Get Red Pepper's email newsletter. Enter your email address to receive our latest articles, updates and news.
Something amazing is stirring in Brighton. Progressives across the city are demanding and forcing their politicians to drop their usual tribalism and act for the greater good: namely, trying to stop the Tories forming the next government.
In the last 24 hours, Brighton Liberal Democrat members voted to stand down their candidate in Brighton Pavilion in support of Green MP Caroline Lucas. And Green Party members have voted to stand down their parliamentary candidate (me!) in Brighton Kemptown to help defeat the sitting Tory MP. All this in a city where relations in recent years between political parties of the left and centre have been toxic.
I have a special interest in electoral alliances. I was the Green candidate in Brighton Kemptown in 2015, when the Tory candidate Simon Kirby defeated the left Labour candidate Nancy Platts by less than 700 votes. Afterwards, the Greens were wrongly accused (including in Red Pepper) of being responsible for the Kemptown result.
Most local political pundits recognise that Labour’s bizarre decision to give greater priority to unseating Caroline Lucas in Pavilion than to trying to win the marginal Kemptown and Hove seats, together with its national pro-austerity policy, caused the Kemptown result. But mud sticks.
Shortly after the 2015 election, Compass called a meeting locally where Caroline Lucas MP launched the campaign for a progressive alliance. Within days, a People’s Republic of Brighton & Hove Facebook page was launched – initially as a joke, but now with more than 10,000 Facebook likes, referring to the island of red and green amidst the sea of blue in Sussex and the coast.
More recently, Sussex Progressives was formed from pro-Remain campaigners and has been campaigning relentlessly over the last year to warn people in Brighton & Hove, Lewes and Eastbourne (which also have Tory MPs with small majorities) about the need to ‘vote smart’ at future elections.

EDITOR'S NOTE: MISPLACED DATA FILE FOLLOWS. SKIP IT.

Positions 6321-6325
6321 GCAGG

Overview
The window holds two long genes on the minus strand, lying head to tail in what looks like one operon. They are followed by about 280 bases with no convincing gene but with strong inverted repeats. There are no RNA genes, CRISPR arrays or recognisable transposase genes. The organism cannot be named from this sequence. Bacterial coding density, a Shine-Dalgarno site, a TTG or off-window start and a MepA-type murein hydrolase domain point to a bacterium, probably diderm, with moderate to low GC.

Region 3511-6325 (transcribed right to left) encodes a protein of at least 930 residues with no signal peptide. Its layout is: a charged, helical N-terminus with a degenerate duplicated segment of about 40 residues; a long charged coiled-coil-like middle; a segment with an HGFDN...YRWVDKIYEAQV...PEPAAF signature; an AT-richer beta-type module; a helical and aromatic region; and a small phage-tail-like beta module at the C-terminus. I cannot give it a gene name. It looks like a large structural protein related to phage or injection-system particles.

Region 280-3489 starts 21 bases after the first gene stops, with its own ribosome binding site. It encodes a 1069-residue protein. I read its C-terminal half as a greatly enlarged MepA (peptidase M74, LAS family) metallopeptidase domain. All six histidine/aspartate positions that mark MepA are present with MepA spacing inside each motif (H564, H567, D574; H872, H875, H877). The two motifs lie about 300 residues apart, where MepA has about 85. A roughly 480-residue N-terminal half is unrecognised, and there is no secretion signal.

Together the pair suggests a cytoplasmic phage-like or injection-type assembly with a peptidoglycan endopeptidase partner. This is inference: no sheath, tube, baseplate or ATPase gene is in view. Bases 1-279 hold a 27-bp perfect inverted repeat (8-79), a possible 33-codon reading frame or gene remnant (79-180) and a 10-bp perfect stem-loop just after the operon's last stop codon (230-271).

Since Theresa May announced the general election, the will has been building in the city for the left to co-operate: with large meetings, rallies and petitions. The ground-breaking announcements yesterday are the result.
People in Brighton & Hove are terrified at the threat of another Tory government – a hard Brexit bonfire of workers’ rights and environmental protections, creating two-tier health and education systems, to add to their two-tier economy and society. This is no ordinary election. The Tory threat to turn back the clock is greater than at any time in my long political life.
In those circumstances, every single Tory MP is a threat. The more there are, the greater their majority, the easier it will be for them to achieve their reactionary aims. So it makes sense in marginal seats with Tory MPs to think the unthinkable and take political responsibility for trying to change the outcome of the election.
The Green Party has led the way – standing down in the Richmond by-election for the Lib Dems, and now standing down in a few selected seats for Labour in this election.
Sadly, Labour nationally has been worse than useless – insisting on standing candidates in every single seat, opposing proportional representation, and suicidally refusing to even discuss electoral alliances with other progressive parties. Luckily local Labour members in many areas have more sense. In Brighton & Hove, Momentum welcomed the Greens’ decision on Kemptown and pledged that their members would all campaign there (so, by implication, not in Caroline Lucas’ seat of Brighton Pavilion).
Critics argue that it’s wrong to prevent people voting for what they believe in. But that’s the whole point – our outdated first-past-the-post voting system means that in many places if you vote for what you believe in, you end up with the opposite of what you believe in! Remember this system in the US let Donald Trump become president with 3 million fewer votes than Clinton. That’s why we desperately need a fair, proportional voting system.
Brighton elected the first Green MP. It is the most gay-friendly city in the UK. It has a proud tradition of radicalism. And now it is the first place where two different parties of the left and centre have stood down candidates to try to stop the Tories. It’s time for other places to do the same.
You have 44 days left to change the course of this election – make sure you seize the opportunity.
Davy Jones stood for the Green Party in Brighton Kemptown in the 2015 general election, and was also the Greens’ prospective parliamentary candidate for 2017.